Third, Be intentional.
We’re parents of children with special needs. We know we’re going to be putting the effort in, so let’s make sure we can get what we need out of it too.
Ask for favors to make your life easier. I recently asked a local swim/gymnastics center if they could take my oldest (the one who has special needs). She has a processing disorder, which means that yes, it does take her longer to understand instructions and she needs to be with a very patient instructor and a lower class size. But having her here, rather than at the special needs recreation center means all 3 kids can be in lessons at the same time, same place.
Mamas. This is 45 minutes that I have to myself, plus less driving, less frustration, and less time spent.
So what do I do during these glorious 45 minutes while my children are being worn out and well cared for? I knit. Knitting is something I learned to do when I was pregnant with my second child, but once #3 came along I figured I didn’t have time for crafts any more, and it was set aside. While other parents are scrolling through social media, I leave my phone in the car, and I’m intentional about doing a hobby that I love. In the middle of a Saturday morning, no less!
Being intentional has two parts. First, ask for favors that aren’t going to over extend yourself, but will make your life easier. It’s common for us to ask for more therapies, to learn about supplements, to learn about testing that might help show what’s going on. This all adds to our plate- another place to drive, a new pill to buy (and then convince our children to take), follow up appointments to coordinate. Second, plan ahead to make use of the time you do get.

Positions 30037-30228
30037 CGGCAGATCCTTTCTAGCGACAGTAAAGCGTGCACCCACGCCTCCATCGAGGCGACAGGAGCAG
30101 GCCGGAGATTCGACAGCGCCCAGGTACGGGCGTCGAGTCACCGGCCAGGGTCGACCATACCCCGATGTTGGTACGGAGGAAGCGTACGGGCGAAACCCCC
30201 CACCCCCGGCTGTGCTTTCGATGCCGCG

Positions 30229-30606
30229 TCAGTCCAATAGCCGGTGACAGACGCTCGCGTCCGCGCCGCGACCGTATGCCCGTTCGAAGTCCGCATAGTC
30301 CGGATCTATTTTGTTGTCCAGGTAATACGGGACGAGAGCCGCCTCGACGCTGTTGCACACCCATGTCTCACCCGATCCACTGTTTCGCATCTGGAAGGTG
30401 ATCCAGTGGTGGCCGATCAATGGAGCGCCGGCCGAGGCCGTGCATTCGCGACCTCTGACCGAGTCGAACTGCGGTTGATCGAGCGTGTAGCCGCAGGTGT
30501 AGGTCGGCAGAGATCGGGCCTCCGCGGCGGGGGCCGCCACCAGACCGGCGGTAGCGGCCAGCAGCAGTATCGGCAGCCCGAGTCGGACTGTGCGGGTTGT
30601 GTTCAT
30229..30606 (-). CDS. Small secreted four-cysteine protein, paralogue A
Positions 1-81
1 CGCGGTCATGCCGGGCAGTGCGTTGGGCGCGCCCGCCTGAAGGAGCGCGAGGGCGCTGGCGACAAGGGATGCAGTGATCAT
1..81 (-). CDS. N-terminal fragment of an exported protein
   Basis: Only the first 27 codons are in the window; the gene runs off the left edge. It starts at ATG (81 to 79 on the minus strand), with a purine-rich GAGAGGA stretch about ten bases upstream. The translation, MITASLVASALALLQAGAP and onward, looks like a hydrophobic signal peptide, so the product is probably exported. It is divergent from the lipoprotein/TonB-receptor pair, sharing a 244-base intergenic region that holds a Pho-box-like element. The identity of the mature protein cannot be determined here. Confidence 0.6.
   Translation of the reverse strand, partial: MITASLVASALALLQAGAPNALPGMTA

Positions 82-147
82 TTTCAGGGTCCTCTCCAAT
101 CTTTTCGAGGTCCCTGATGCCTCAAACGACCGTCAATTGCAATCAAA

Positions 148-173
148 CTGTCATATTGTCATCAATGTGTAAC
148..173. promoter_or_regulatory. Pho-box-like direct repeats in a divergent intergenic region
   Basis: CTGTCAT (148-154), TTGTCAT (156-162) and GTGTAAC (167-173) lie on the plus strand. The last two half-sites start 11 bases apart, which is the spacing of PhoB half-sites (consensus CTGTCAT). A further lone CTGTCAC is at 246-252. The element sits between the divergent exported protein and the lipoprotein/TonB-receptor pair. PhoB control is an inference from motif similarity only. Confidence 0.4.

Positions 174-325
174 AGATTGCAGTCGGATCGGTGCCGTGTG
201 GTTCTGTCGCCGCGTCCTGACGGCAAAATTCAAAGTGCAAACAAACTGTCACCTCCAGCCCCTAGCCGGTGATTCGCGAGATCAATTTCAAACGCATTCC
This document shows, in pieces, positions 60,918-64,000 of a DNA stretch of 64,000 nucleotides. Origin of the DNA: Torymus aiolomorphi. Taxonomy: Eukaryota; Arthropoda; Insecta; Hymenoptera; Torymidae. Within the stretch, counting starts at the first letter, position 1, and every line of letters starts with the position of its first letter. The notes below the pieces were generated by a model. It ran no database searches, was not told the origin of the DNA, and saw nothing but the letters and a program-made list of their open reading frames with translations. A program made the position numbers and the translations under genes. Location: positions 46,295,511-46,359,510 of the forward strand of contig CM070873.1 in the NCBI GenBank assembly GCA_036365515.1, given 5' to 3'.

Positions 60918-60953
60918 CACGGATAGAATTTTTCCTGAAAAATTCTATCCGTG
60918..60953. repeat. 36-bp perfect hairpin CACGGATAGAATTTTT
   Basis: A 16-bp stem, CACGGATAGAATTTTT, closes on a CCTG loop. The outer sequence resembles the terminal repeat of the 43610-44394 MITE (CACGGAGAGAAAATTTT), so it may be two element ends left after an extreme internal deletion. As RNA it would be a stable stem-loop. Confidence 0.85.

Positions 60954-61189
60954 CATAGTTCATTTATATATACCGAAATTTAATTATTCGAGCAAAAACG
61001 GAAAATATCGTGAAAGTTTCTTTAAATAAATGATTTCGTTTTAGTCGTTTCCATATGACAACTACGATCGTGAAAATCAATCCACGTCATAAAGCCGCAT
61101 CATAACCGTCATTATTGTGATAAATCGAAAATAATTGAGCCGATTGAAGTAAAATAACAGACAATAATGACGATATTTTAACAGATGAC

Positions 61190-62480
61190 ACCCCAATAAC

You may need to move money around in your budget so that you can pay to have a collage age babysitter come every week at the same time to care for your children. Have this in place (intention) and it will become a habit.
Fourth, focus on Relaxing, not Distracting
Scrolling social media can seem like it is relaxing, but it’s not relaxing it’s distracting. It’s information overload. Just because it’s a break, doesn’t mean it’s a healthy one.
I’m not going to tell you what is right or wrong, we’re all individuals. If you’re an extrovert, you may find talking to a friend on the phone to be rejuvenating and energizing. If you’re an introvert, half an hour spent lost in a fiction book may be what you need. Either way, knowing what you need, as well as finding a time to do it, is necessary for self care.
What if you don’t know what you like?
I’m in a parents group (they have child care and a catered dinner for both parents and kids- this is another way I do self care) for parents that have children with special needs. We talked about self care, and one of the moms with children in their late teens said, with tears in her eyes, that she wouldn’t even know what to do with a couple hours to herself. She had lost herself.